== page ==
Share buybacks have been the name of the game for a few years now as M&A went through a quiet patch, but with deals ramping up in 2018, J&J says its boosting its R&D budget over the coming years. Will the Big Pharma be looking to beef up its pipeline?
Celgene, Gilead, Sanofi and Novartis have all made some big deals in recent months, spending tens of billions on marketed and pipeline drugs in bleeding disorders, cutting-edge cancer therapies and rare diseases.
With the new tax cuts coming out of the Trump administration lowering corporate rates for U.S. biopharmas, some have opted for share buybacks, which rankles with those pushing for innovation. But others have been looking to use the cash for R&D play.
This morning in its first-quarter report, J&J said it was going to use some of its cash for the latter (although it certainly has made major buybacks in the past). Its CEO Alex Gorsky said: “The U.S. tax legislation passed late last year is creating the opportunity for us to invest more than $30 billion in R&D and capital investments in the U.S. over the next four years, which is an increase of 15%,” with the caveat that capital investments will also include non-R&D, so we'll have to see just how much does go into its research budget.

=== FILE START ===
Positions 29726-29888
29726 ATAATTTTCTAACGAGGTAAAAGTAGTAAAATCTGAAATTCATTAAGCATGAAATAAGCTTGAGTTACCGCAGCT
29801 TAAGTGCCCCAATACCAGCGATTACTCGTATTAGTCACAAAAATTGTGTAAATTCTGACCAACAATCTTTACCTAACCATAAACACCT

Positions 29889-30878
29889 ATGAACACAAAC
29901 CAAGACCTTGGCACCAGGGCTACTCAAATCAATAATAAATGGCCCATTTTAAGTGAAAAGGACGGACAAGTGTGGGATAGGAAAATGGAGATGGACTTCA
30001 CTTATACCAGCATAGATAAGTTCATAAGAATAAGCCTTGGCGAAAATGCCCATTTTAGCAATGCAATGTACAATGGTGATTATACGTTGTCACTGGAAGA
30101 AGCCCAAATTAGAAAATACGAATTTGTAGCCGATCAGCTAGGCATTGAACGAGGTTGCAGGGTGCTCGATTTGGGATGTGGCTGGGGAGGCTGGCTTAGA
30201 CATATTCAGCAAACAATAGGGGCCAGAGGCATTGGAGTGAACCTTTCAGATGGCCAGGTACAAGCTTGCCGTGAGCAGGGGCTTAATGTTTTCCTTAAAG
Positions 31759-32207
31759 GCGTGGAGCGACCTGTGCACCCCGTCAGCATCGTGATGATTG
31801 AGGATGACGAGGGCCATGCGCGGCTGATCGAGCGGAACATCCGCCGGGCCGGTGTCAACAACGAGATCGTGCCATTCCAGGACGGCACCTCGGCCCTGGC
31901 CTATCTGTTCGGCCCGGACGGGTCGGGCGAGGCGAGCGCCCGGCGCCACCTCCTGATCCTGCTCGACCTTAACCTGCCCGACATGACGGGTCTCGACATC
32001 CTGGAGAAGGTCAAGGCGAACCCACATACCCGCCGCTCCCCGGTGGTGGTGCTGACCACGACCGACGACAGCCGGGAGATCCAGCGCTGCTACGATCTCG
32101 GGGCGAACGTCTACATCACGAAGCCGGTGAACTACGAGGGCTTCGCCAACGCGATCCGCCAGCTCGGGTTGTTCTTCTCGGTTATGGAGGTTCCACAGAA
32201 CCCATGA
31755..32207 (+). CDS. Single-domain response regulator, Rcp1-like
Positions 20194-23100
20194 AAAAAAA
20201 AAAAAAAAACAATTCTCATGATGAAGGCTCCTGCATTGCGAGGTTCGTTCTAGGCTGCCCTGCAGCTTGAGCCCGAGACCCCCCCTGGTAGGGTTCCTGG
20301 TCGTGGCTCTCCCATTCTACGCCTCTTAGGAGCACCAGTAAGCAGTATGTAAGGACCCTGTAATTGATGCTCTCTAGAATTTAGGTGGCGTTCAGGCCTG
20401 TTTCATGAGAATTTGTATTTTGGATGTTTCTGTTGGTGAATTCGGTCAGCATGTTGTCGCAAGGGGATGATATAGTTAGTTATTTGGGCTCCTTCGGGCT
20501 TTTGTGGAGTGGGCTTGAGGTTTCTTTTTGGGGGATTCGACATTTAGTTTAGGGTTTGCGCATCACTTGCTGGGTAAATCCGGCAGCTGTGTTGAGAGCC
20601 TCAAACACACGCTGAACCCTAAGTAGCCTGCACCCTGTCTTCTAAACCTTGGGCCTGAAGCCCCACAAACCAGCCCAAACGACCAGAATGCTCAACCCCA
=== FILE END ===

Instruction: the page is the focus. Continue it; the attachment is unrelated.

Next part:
But in general, that’s a nice boost: Already this week J&J announced it was teaming up with Bristol-Myers Squibb on BMS-986177, a Factor XIa inhibitor that is in early trials as an anticoagulant to prevent thrombotic events. Cash terms were not disclosed, but more of these deals may be on the horizon.
The Big Pharma also works on its JLABS program, which helps out and can invest in very early-stage medical device and biotech companies, as well as in digital health. It has hubs across North America, Asia and Europe, with its global head Melinda Richter recently telling FierceBiotech it was still hopeful for a new U.K. JLABS hub to come into being.
Astellas, too, is in on the M&A act, with local reports saying it’s lining up $1.8 billion “in an M&A diversification bid” that could include biotech buys. Meanwhile, fellow Japan native Takeda, which has already spent big and small on U.S. and European biopharmas over the past two years, is said to be weighing a potential $50 billion deal for Shire—although this will now come sans its oncology business, which it sold last week.